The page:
Before we can know if couples therapy can help a toxic relationship, let’s define what we mean by “toxic”:
A toxic relationship is one in which both partners are in conflict a lot or most of the time.
In truth, I don’t love “toxic” as a term for conflict-ridden relationships, because it labels the relationship as bad through and through.
You know what’s more helpful than labeling a relationship as toxic?
Understanding the underlying dynamics that are creating long-lasting disconnection (toxicity) in your relationships.
This is where couples therapy comes in.
Couples Therapy Can Help Your Toxic Relationship—But Not How You Think . . .
A good emotionally focused couples therapist can help you understand and address the unconscious beliefs in your relationship that are creating the toxic dynamics you may be experiencing.
Think about it: When’s the last time you spent a focused hour reflecting on yourself and your relationship in a safe, facilitated environment?
Can you imagine how powerful and re-balancing that alone can be?
Couples therapy gives you the space and time to process, reflect, and make progress in your relationship.
Now here’s a therapy spoiler that you may not be eager to hear:
What you’ll discover in good couples therapy is that toxicity is almost always a two-way street.
You may be the type of person who feels like your partner is just not on your level emotionally, and you really want them to get it together.
And you may be right!
Your partner may be more wounded than you, so they may be more likely to pull you into conflict.
However, it’s important to understand how you’re contributing to the toxicity in your relationship, even if your partner is more wounded than you are.
So what are you doing to make your relationship toxic?
Well, there’s usually one person in a relationship (let’s call them Jo) who’s thinking:
“If only my partner could consistently be here for me with empathy and show me that I’m their priority, we could have such a good relationship.”
Meanwhile, their partner (let’s call them Pat) is thinking:
“If only my partner could see how hard I’m trying and accept me as I am, we could have such a good relationship.”
Can you see how these two peoples’ desires are totally valid and understandable, and yet they are at odds?
Let me paint a picture.
As you can see, both of their needs are valid, they just got sucked into a cycle of reactivity.
Over time—if Pat and Jo don’t learn how to create meaningful repair for—the pain of their conflicts may compound and fester and form a toxic relationship, where feeling prioritized or accepted seems impossible.
So, can couples therapy help a toxic relationship?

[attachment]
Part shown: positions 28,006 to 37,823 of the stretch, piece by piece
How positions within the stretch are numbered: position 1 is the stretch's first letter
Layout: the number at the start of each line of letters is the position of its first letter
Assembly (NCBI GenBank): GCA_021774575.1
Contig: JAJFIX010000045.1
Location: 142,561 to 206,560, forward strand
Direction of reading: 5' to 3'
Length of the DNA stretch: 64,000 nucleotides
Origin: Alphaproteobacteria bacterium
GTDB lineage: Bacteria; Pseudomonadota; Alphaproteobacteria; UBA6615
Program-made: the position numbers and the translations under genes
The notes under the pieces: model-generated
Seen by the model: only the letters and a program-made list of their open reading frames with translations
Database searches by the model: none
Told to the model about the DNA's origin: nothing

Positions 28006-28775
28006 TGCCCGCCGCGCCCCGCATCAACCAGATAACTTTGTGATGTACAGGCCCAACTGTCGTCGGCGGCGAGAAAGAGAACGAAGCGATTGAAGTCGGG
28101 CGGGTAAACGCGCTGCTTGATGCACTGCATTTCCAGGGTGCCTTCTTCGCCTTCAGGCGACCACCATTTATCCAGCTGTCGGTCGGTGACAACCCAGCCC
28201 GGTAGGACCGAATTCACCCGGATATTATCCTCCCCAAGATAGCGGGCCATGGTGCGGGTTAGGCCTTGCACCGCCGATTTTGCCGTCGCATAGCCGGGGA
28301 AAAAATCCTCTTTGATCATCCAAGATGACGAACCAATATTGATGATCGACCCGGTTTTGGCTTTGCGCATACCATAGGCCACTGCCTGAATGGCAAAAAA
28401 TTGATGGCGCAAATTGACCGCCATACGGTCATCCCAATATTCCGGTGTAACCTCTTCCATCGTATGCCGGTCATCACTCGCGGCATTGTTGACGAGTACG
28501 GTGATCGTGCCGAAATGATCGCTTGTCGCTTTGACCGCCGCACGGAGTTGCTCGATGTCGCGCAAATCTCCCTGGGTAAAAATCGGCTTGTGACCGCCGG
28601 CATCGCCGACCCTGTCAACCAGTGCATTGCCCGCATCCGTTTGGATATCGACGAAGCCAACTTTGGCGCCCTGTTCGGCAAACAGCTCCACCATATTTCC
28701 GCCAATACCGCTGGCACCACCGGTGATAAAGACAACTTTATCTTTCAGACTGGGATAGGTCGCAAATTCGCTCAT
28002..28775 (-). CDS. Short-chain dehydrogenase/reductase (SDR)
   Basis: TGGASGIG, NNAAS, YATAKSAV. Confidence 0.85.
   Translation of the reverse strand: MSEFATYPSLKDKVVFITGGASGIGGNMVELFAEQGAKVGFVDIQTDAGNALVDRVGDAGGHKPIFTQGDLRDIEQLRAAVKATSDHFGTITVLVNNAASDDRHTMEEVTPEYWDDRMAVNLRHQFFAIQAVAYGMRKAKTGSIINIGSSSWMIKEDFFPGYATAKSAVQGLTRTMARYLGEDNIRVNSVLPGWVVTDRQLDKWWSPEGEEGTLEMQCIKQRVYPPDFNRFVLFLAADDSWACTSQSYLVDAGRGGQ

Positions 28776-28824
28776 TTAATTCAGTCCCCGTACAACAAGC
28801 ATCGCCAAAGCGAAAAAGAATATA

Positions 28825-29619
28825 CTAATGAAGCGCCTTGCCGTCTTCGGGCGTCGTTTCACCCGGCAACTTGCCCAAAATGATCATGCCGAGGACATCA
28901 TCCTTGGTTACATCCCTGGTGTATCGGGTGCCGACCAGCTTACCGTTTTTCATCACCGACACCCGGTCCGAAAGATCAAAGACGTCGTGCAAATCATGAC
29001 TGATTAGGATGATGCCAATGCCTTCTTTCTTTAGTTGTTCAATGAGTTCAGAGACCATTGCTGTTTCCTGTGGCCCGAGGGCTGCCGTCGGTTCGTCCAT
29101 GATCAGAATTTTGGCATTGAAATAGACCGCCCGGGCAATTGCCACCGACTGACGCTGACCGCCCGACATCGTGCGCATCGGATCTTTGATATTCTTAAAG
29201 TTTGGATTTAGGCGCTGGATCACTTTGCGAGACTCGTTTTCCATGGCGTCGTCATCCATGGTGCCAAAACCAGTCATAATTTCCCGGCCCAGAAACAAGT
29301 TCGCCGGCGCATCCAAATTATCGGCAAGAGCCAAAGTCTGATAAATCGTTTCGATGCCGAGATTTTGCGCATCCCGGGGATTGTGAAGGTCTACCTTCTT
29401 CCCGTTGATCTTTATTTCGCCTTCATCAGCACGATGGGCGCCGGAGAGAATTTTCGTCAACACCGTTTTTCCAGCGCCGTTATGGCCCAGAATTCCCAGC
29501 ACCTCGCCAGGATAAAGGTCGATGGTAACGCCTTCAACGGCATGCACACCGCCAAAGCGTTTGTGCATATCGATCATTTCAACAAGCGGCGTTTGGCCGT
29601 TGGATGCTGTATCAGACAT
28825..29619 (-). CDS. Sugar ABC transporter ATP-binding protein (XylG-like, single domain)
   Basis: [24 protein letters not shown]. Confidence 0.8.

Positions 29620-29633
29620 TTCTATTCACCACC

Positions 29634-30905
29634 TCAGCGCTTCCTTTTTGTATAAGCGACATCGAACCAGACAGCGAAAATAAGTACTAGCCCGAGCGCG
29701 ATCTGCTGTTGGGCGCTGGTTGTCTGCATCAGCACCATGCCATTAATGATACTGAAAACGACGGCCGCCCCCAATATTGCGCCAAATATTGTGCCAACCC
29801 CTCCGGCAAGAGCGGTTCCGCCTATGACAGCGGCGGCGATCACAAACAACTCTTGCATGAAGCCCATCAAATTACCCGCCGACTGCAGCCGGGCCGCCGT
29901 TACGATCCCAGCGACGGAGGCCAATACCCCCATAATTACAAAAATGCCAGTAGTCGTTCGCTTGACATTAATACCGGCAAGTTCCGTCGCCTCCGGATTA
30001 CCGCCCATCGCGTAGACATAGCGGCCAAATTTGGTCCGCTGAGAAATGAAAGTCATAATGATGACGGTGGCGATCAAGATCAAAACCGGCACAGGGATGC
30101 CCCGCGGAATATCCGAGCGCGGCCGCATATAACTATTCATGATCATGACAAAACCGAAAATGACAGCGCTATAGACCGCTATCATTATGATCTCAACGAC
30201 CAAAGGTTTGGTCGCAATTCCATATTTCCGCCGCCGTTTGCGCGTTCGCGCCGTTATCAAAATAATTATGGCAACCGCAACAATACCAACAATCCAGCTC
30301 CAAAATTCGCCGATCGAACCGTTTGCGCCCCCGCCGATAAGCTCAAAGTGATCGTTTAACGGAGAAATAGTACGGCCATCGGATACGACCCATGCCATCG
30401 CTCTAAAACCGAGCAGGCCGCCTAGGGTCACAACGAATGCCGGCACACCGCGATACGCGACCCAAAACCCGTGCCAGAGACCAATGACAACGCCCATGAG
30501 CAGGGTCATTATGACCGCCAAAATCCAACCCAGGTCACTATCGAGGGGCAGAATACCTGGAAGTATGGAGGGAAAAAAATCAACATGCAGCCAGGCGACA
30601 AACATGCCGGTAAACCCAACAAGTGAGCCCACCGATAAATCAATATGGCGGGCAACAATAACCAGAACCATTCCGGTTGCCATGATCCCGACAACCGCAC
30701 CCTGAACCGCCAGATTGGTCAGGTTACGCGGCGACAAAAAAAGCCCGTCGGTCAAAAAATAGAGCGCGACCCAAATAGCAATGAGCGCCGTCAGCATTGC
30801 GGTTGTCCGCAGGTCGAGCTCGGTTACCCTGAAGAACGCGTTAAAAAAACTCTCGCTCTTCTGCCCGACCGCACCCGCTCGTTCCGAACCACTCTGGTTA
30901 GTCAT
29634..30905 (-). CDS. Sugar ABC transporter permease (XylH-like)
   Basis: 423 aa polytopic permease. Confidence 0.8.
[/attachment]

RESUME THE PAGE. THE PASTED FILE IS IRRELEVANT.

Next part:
In fact, according to A Review of the Research in Emotionally Focused Therapy for Couples, the initial level of relationship distress has no impact on the likelihood of success.
And “success” doesn’t end when the sessions do.
The National Library of Medicine says “Emotionally Focused Couples Therapy is an effective treatment, both in facilitating change during treatment, and in maintaining those improvements following treatment.
In my experience as both a recipient and facilitator of couples therapy, it’s the best thing you can do for your relationship.
But it matters that your therapist is trained to have a bird’s eye view of your toxic dynamic.
If your relationship isn’t where you want it to be, I recommend you try at least one session with a good Emotionally Focused Couples Therapist to gain insight into why your conflicts happen, and how to turn moments of conflict into moments of connection ASAP!
Can therapy help me LEAVE a toxic relationship?
Especially if by “toxic relationship” you actually mean an abusive one.
Here are some signs of an abusive relationship according to The National Domestic Violence Hotline:
- Telling you that you never do anything right.
- Showing extreme jealousy of your friends or time spent away from them.
- Preventing or discouraging you from spending time with others, particularly friends, family members, or peers.
- Insulting, demeaning, or shaming you, especially in front of other people.
- Preventing you from making your own decisions, including about working or attending school.
- Controlling finances in the household without discussion, such as taking your money or refusing to provide money for necessary expenses.
- …and more.
If this sounds like your relationship—or if you aren’t sure!—give the National Domestic Violence Hotline a call at 1-800 799 7233 and their advocates will walk you through your potential next steps.
These steps may include talk therapy (and I do suggest it!), but using abuse-specific resources will also connect you with other kinds of help that may be useful to you, such as protection and food, housing, and legal assistance.
But let’s say your relationship is toxic.
It’s not abuse, but you can’t see an end to the suffering in sight and you’re not even sure you want to try. You think you want out.
Emotionally-Focused Therapy is best equipped to help you make the decision to leave your toxic relationship and escape the very rational patterns that got you stuck there in the first place.
EFT works by rewiring your relationship to relationships through a few key perspective shifts and resonant emotional experiences.
Even if you’re not sure you want to leave your toxic relationship, going through a couples therapy program like Empathi‘s together will help you understand what is happening in yourself and your partner deeply enough to make a truly informed and secure decision.